The Bible, churches, and chaplains are key sources of comfort to American Veterans and Armed Service members, new research from Barna Group and the American Bible Society (ABS) has found. What’s more, these resources are particularly important to those who experience significant levels of trauma.
“Research indicates that many members of the Military community turn to the Bible, their church, and their pastor or chaplain for spiritual and emotional support,” say the authors of “State of the Bible 2020.”
There are an estimated 2.1 million members of the U.S. Armed Forces, including those in the National Guard and Reserve units, and over 17 million Veterans. According to Dr. John Farquhar Plake, Director of Ministry Intelligence for ABS, the research “reveals that the Bible, chaplains, and Church communities are powerful forces of comfort and strength for Armed Service members, especially when they’re sent into combat.”
On Veterans Day, we honor the sacrifice & dedication of the men & women who served in the U.S. Military. The updated #SOTB2020 reveals that the Bible, chaplains & Churches are forces of comfort & strength for Armed Service members. Read more https://t.co/VbgoNHFs7C #BibleMinistry pic.twitter.com/bJvLvrTqrD
— AmericanBibleSociety (@americanbible) November 11, 2020
American Bible Society and Barna: The Armed Forces Need the Church
The American Bible Society and Barna conducted their research in the form of a 15-minute survey administered from June 7 to July 12, 2019. Participants included 1,009 Veterans, Armed Service members, and Military families who live within 15 miles of “several large U.S. Military bases.” Sixty percent said they had been deployed to a combat zone at least one time and 38 percent described their current job as a “combat role.”
“Stress from multiple deployments to combat zones has been implicated in rising levels of depression and suicidality among both Service members and Veterans,” say the report’s authors. Separate research from ABS and Barna “suggests that Military service can cause lasting spiritual and psychological wounds for many Soldiers, Marines, Sailors, Airmen, and Coast Guardsmen,” particularly as members face “wars, bombings, or other types of attacks.”
Recent research from the Department of Defense (DOD) seems to corroborate those findings. While suicide rates vary among different branches of the military and the rates in some branches are trending downward, DOD found the overall suicide rate in all branches increased from 20.2 deaths per 100,000 in 2015 to 25.9 per 100,000 in 2019. The American Foundation for Suicide Prevention reports data showing that “the suicide rate among Veterans is 1.5 times greater than the non-Veteran population.”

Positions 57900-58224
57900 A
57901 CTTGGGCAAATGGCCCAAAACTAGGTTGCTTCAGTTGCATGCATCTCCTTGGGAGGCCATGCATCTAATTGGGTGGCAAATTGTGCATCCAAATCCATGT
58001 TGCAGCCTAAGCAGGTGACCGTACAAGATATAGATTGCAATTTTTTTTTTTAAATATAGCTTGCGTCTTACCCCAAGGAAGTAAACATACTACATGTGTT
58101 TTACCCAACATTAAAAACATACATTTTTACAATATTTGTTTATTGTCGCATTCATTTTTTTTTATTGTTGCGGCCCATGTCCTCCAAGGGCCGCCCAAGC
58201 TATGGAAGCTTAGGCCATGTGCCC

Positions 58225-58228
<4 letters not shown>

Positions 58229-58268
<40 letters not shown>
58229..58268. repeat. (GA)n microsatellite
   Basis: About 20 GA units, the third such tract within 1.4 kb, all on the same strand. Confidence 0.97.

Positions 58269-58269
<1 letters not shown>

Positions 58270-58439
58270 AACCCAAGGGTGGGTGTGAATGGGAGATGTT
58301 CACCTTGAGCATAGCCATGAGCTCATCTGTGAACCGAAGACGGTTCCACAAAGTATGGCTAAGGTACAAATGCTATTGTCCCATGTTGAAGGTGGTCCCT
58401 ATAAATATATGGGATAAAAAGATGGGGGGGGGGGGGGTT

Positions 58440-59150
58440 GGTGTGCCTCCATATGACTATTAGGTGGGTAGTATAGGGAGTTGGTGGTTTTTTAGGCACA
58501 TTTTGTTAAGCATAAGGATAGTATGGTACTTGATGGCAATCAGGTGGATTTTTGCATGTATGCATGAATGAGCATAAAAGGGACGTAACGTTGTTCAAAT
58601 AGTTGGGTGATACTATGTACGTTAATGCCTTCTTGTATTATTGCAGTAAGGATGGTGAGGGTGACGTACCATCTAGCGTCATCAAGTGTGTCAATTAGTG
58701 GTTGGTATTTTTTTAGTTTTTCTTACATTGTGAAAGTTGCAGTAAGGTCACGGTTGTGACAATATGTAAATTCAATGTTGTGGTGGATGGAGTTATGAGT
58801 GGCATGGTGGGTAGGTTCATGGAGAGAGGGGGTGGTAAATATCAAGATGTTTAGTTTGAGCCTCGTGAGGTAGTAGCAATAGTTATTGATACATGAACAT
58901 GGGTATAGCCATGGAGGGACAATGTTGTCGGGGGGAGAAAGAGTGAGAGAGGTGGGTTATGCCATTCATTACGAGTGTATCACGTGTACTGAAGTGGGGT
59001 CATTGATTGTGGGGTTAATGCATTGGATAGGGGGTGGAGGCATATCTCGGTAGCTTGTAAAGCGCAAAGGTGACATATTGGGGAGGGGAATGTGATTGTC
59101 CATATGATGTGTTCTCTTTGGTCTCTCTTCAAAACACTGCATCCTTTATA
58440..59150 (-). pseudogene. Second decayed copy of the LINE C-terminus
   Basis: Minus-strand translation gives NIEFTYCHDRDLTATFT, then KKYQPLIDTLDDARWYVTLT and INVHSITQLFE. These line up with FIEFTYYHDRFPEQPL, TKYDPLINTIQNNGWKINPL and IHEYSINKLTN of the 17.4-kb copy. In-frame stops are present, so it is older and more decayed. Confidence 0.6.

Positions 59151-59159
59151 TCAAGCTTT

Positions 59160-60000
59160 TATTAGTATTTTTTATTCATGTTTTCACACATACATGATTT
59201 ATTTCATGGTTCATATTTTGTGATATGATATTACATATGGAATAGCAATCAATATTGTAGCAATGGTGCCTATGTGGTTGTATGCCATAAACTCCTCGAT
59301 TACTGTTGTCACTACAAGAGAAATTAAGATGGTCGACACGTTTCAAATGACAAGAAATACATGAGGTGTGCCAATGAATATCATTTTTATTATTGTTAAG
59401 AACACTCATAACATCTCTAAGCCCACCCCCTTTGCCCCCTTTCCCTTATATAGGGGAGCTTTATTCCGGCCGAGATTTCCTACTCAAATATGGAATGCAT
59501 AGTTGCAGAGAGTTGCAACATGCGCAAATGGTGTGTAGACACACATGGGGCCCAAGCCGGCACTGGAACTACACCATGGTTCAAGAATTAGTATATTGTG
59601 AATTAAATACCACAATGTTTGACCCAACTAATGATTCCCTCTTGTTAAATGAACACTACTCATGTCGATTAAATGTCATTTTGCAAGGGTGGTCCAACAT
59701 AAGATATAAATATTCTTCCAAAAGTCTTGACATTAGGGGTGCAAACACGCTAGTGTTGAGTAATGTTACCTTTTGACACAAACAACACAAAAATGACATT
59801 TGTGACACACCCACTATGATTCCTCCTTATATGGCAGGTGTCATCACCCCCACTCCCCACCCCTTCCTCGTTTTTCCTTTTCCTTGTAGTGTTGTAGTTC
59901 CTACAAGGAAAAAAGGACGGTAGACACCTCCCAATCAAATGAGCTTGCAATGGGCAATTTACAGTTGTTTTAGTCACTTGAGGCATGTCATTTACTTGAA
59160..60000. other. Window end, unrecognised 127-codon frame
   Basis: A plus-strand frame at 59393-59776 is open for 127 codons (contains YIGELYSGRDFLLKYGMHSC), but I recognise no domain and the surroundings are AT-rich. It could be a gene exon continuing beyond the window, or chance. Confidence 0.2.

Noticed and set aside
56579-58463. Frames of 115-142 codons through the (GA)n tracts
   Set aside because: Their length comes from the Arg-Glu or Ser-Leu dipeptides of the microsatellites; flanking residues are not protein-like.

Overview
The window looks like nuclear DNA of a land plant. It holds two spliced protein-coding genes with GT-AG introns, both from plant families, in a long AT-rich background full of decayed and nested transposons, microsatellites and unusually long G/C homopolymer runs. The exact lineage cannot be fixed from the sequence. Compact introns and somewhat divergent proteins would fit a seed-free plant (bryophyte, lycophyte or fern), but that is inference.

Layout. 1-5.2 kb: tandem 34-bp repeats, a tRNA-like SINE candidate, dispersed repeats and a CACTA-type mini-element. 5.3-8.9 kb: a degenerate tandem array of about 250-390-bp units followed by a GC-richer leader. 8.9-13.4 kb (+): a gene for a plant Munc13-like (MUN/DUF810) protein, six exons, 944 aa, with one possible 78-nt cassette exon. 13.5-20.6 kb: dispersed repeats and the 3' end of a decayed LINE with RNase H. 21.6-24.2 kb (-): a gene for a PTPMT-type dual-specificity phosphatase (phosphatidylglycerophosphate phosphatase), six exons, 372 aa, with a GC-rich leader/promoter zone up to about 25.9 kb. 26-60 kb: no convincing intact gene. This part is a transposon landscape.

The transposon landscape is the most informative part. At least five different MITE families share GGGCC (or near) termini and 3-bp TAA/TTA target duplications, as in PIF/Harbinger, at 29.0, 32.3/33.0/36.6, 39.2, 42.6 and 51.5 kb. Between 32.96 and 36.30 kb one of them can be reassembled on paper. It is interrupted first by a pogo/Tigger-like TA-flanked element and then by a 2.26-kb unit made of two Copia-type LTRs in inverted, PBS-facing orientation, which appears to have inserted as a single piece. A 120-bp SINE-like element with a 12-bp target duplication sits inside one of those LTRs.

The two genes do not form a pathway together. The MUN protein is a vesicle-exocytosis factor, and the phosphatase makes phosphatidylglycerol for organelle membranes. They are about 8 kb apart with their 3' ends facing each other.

The American Bible Society and Barna specifically asked survey participants whether or not they had experienced “physical, psychological or emotional trauma.” Researchers defined trauma as “extreme violence, abuse, or a near-death experience that produces a response of intense fear, helplessness, or horror.” The results, say the authors, were “striking.”
Compared to the average American adult, Veterans and Service members are 42 percent more likely to have experienced a traumatic event and over 89 percent more likely to have witnessed a traumatic event happen to someone who is not a member of their family. Veterans and Service members are 36 percent more likely than other U.S. adults to have observed a traumatic event happening to a member of their immediate family.
“As Service members and Veterans manage the stresses of their experiences,” say the authors, many turn to mental health professionals and chaplains, and “two out of three reach for the Bible with some regularity.” Fifty-four percent of Veterans said they have seen a counselor or therapist and two in five have turned to Military chaplains. Veterans and Service members tended to have positive views of the benefits of chaplains and therapists.
The Bible, chaplains, and chapel services were among the most important sources of support to Service members both on and off base. When on base, 68 percent of Service members said they found comfort in friends, and 60 percent found comfort in family. Exercise was important (50 percent), as was food (42 percent) and the Bible (26 percent). Members also mentioned chaplains and chapel services at 16 percent and 13 percent, respectively.
The level of importance attached to three sources of comfort changed when Service members were deployed to combat zones. Among Service members on base who had never been deployed to a combat zone, 38 percent said they relied on their spouses for comfort, 19 percent turned to the Bible, and nine percent sought help from chaplains. But when respondents had been deployed to combat zones four times or more, 53 percent said they relied on their spouses, while 41 percent relied on the Bible and 17 percent relied on chaplains.